(March 14, 2002)
Remember the line in
the old American revival hymn "Amazing Grace"— the one that goes
"Once I was blind, but now I see"? This hymn was written by a
From this it is evident that to simply see with one's eyes is far from really grasping the truth. We know, for example, that physically speaking, sight comes from little energy particles, called "photons", registering on the retina of the eye which in turn causes nerve impulses to be transmitted via the optical nerve channels to the brain. But the picture we actually see in our mind is a construct of the brain itself, and what we think we "see" is largely determined by what we are used to seeing or even by what we think we ought to see. This is why sometimes certain people just don't see what seems obvious to others and why, sometimes, some people see things that others don't. As many prosecutors and judges can testify, even eyewitness evidence can prove to be highly subjective. Two witnesses can see the same event and come up with completely contradictory accounts. And yet, once we sift through all the evidence, we can generally manage to arrive at the truth.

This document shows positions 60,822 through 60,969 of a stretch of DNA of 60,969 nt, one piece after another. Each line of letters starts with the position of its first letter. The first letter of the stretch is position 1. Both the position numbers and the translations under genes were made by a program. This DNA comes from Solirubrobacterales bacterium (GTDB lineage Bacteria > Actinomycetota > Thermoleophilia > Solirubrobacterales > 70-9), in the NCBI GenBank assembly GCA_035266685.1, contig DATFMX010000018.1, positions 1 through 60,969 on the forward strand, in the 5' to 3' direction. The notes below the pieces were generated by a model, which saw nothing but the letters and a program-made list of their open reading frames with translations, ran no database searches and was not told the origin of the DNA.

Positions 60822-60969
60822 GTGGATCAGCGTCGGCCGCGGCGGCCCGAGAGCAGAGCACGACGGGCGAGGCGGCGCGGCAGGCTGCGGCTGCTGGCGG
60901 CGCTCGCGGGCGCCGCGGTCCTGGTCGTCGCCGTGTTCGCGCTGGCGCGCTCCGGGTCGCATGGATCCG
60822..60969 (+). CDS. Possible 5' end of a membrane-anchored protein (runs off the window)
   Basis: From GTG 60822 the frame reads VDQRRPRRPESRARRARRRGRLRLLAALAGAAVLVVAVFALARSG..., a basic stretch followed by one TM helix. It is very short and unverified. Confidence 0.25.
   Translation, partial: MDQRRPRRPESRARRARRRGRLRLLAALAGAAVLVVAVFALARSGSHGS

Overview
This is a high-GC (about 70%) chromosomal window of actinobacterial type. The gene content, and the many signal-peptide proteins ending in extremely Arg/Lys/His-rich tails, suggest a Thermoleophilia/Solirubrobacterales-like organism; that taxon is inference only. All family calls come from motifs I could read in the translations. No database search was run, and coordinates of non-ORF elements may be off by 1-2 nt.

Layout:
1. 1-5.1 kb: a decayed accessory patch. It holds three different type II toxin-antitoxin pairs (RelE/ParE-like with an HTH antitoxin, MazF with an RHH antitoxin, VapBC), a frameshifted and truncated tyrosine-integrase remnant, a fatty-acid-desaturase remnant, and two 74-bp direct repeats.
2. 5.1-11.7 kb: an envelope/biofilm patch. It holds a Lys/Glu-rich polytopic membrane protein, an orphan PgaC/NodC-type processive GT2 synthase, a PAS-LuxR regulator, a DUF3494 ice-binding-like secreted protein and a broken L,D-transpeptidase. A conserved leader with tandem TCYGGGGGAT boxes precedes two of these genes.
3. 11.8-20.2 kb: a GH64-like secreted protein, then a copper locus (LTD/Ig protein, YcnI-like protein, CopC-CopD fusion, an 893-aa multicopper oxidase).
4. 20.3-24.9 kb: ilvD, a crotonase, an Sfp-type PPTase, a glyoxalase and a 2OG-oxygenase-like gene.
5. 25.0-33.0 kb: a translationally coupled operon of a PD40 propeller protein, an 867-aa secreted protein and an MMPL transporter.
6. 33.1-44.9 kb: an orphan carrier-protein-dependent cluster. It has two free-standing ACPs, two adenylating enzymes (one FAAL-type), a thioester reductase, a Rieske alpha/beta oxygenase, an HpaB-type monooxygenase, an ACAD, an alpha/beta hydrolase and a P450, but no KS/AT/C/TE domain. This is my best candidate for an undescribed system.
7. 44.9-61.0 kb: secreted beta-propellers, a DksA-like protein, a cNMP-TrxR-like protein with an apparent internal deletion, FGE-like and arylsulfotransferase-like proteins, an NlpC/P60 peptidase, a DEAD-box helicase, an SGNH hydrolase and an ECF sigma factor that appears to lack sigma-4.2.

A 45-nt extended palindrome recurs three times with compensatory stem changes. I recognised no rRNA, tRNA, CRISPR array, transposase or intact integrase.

If so, why then can't we do the same when we confront so many issues that are the occasion of such fierce debate, whether they be economic political, scientific, religious, or even just personal or within the family? Isn't because something else other than the objective truth is at stake?
For example, take the on-going debate between evolutionists and creationists. Die-hard evolutionists claim that the circumstantial evidence for evolution is so overwhelming that only the most stubborn (or stupid) observer could fail to see that evolution is all but proven scientific fact. Yet many of their opponents, on the other hand, no longer rely on a literal interpretation of the Bible but more on sophisticated arguments for "intelligent design". They point out that there still are large gaps in the supposed circumstantial evidence, and that if the evolutionists were true to their own scientific methodology (which demands replication under laboratory conditions — in other words, eye-witness evidence), that at best evolution is a mere theory (a "likely story") which never can be proved.
But suppose for a moment we grant, for the time being, that both are at least partially right. Obviously, the existing circumstantial evidence would seem to indicate that evolution on a very large scale has occurred. Otherwise there is just too much in nature that is completely unexplainable, even (as I see it) in theological terms. On the other hand, some of the leaps or crossings of the evolutionary "thresholds" (like that from non-life to life) seem to remain statistically so improbable that it is hard not to see some kind of design or even "invisible hand" at work.
So then, why can't the two sides come to some sort of agreement? Might it not be that for some reason or other they, like the Yankee slave trader had for so many years, don't really want to see the whole picture or the full meaning of what is before their eyes?